We’ve Been Traveling Over Rocky Ground


“Rise up shepherd, rise up
Your flock has roamed far from the hill
The stars have faded, the sky is still
Sun’s in the heavens and a new day is rising

You use your muscle and your mind and you pray your best
That your best is good enough, the Lord will do the rest
You raise your children and you teach them to walk straight and sure
You pray that hard times, hard times come no more
You try to sleep you toss and turn the bottom’s dropping out
Where you once had faith now there’s only doubt
You pray for guidance only silence now meets your prayers
The morning breaks, you awake, but no one’s there
 There’s a new day coming
A new day’s coming” –Bruce Springsteen, Rocky Ground

Life has a way of getting your attention when you least expect it.
Last Thursday night we were at Mizner Park dining with family and marveling at the MacLaren’s, Ferrari’s and Tesla’s cruising by.
It was a week when a town nearly went bonkers on social media over the Garlic Festival and when adults argued with each other over whether it is proper for a high school dance group and Cub Scouts to volunteer in exchange for donations.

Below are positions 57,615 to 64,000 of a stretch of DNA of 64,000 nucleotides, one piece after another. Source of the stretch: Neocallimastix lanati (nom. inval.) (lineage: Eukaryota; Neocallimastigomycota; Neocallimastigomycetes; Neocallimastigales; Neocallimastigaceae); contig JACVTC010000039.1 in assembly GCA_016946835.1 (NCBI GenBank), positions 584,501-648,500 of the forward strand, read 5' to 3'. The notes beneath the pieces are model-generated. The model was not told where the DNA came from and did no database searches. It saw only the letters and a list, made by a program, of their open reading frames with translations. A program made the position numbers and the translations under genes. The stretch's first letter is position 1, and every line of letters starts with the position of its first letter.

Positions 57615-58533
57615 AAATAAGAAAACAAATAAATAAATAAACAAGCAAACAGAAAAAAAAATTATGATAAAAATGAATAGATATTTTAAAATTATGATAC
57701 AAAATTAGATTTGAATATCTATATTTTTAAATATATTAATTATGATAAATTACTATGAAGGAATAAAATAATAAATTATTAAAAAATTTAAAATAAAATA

Talk about ridiculous. And small.
We witnessed people squabble over whether John Prince Park was in Lake Worth or in unincorporated Palm Beach County which suddenly became “important” because that’s where the Garlic Festival ended up after a terrific 18 year run in Delray.
But then you come home and switch on CNN and see footage from Baton Rouge, Dallas and Falcon Heights.
And suddenly reality sets in.

People were dying.

On America’s streets.
I have a deep respect for law enforcement officers forged over years of watching them save Delray Beach. I had the unique privilege and opportunity to ride with our officers. I was an eye witness to their challenges, I saw their dedication and their courage.
I spent hours with officers taking notes as they patrolled the most dangerous streets of our city. I saw how the job impacted them in good ways and in not so good ways.
I saw them smile when they pulled up to a crowd and were greeted by people who genuinely liked and trusted them. I saw the chemistry and the rapport. I saw the closeness and the good natured ribbing.
But  I also saw an officer stare at the sky and hold onto a telephone pole for balance after responding to a rape call. The victim was nine years old. Being a cop is a tough job.
I will never know what it’s like to put on a uniform and not know whether today will change or end my life or somebody else’s.